Last year at our Pastors Conference we shared that God has opened a door for Sovereign Grace Ministries to plant a church in North Africa. We are currently in the process of giving additional training to the men who are leading this effort, as well as giving them an opportunity to visit Sovereign Grace churches to build a prayer support network and potentially recruit members to join the planting team. This is the first of three blog posts to answer some of the most frequent questions asked of team members during these visits.
Why are we planting a church in North Africa?
As a family of churches, we love the gospel and want to see the name of Jesus Christ honored among those who do not know him. We also want to see churches planted and nations reached for the glory of God. We want to make his saving power known. And, yes, there are many places that need churches! So, why North Africa?
Primarily it's because it appears God has opened a door to reach that region. Most of our international work involves equipping indigenous pastors to build local church planting movements. Over the years, though, we've sought to also be sensitive to where God is establishing relationships that position us to serve unreached areas and people groups. God has provided us with just such an opportunity in a part of North Africa. We're excited about a developing partnership with a few qualified men who will lead the mission. And, it's been incredible to watch our family of churches come together to provide training, financial support, and prayer for the North Africa team—this partnership gives us confidence to move forward with the endeavor and trust God with the results.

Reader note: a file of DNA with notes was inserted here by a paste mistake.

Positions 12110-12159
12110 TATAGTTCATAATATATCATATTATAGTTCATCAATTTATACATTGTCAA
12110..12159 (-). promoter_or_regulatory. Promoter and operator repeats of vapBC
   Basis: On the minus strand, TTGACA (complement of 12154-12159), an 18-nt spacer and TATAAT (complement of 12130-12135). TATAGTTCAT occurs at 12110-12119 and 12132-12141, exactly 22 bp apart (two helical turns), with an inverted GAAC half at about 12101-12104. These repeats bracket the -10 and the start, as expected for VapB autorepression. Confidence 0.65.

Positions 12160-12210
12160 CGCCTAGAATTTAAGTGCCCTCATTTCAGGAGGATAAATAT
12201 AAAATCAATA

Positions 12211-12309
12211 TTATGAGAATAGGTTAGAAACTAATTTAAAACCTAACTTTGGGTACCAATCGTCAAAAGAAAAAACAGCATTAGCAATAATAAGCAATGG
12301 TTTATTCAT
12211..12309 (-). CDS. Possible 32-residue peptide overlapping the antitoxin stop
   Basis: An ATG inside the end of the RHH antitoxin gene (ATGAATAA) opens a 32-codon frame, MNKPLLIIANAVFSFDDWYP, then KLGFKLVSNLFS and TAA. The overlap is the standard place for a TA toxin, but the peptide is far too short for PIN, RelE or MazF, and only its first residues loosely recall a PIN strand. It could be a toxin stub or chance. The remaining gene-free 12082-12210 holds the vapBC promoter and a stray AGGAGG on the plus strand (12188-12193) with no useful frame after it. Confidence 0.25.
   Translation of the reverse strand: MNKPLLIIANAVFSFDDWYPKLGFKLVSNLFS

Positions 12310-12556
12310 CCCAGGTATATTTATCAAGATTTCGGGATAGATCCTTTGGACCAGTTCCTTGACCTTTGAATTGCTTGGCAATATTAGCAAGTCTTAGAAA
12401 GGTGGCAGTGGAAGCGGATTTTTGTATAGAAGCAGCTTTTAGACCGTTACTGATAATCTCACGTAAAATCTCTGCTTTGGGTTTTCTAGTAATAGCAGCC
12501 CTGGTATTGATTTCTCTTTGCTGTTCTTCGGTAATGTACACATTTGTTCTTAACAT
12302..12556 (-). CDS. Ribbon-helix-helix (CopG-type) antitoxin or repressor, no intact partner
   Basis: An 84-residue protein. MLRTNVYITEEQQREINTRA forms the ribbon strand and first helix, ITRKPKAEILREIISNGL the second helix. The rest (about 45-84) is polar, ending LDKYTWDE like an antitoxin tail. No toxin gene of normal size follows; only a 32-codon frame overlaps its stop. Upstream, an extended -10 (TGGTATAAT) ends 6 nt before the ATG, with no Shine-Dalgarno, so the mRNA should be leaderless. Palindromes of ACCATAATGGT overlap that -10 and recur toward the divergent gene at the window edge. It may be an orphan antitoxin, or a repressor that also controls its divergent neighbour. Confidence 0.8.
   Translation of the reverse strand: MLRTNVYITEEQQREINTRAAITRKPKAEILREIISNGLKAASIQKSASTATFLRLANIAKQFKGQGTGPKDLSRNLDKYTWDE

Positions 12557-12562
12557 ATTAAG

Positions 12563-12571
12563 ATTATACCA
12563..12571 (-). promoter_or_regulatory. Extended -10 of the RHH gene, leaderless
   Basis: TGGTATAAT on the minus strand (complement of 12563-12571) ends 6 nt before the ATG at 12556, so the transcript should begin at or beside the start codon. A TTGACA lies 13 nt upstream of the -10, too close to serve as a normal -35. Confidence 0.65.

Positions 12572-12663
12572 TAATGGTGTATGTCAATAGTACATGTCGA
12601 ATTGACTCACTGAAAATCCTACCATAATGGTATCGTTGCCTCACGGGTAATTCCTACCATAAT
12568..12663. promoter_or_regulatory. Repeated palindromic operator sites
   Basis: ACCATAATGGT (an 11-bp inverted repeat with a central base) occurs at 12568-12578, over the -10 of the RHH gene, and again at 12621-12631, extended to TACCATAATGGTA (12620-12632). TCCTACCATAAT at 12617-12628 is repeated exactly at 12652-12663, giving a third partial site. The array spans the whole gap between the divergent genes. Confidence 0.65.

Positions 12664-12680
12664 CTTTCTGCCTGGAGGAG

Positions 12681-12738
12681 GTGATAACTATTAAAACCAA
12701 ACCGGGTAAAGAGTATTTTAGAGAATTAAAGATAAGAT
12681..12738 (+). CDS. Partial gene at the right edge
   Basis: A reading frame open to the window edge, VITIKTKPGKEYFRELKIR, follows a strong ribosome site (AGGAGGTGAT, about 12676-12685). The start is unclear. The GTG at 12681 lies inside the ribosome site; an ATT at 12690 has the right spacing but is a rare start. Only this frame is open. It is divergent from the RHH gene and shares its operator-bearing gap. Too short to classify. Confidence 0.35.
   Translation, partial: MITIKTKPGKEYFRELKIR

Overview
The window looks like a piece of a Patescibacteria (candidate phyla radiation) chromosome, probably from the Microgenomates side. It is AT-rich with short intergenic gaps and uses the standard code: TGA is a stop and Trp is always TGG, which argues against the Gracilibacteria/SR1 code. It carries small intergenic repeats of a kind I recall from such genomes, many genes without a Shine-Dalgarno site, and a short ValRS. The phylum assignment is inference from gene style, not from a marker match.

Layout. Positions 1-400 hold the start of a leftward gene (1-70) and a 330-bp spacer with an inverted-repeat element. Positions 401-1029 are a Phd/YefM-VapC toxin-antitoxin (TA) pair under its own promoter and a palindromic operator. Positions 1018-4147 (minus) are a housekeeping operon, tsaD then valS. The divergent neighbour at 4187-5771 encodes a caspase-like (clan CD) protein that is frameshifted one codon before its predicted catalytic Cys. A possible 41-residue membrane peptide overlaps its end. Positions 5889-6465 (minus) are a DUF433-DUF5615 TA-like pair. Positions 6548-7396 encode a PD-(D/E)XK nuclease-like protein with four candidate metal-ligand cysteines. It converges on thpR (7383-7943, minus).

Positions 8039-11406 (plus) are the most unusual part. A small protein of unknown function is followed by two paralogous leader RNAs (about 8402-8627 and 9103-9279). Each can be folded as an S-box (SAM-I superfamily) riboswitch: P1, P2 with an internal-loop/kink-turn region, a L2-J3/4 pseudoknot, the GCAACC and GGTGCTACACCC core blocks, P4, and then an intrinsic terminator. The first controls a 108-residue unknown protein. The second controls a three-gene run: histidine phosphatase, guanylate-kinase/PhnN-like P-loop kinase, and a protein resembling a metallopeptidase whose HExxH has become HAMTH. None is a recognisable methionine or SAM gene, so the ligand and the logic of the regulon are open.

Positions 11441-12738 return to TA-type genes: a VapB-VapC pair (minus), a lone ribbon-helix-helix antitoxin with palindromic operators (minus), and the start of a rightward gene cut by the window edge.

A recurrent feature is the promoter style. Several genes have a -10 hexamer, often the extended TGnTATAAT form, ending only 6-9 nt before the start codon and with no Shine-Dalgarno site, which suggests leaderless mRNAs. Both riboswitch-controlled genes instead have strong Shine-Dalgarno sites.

Given the instability of North Africa, is this really a good time to plant a church there?
Great question! Thanks for asking this particular one since I think it reveals a heart to care for the people we are sending to North Africa. We have carefully followed current events abroad and in North Africa in particular. We have not only prayerfully considered whether the location is right, but if the timing is right. Of course, our goal isn't to intentionally seek danger and we certainly don't want to put anyone in harm's way. At the same time, spreading the gospel is inherently dangerous, and church planting among Muslims in North Africa will, inevitably, involve heightened risk. As a result, we've concluded that it does not seem best to allow the cultural and political stability of a region to determine whether we take the gospel to that place. We also don't see waiting for peaceful times as a pattern in the New Testament. With that said, we do move forward cautiously, trusting God that he is leading us according to his plan and timing.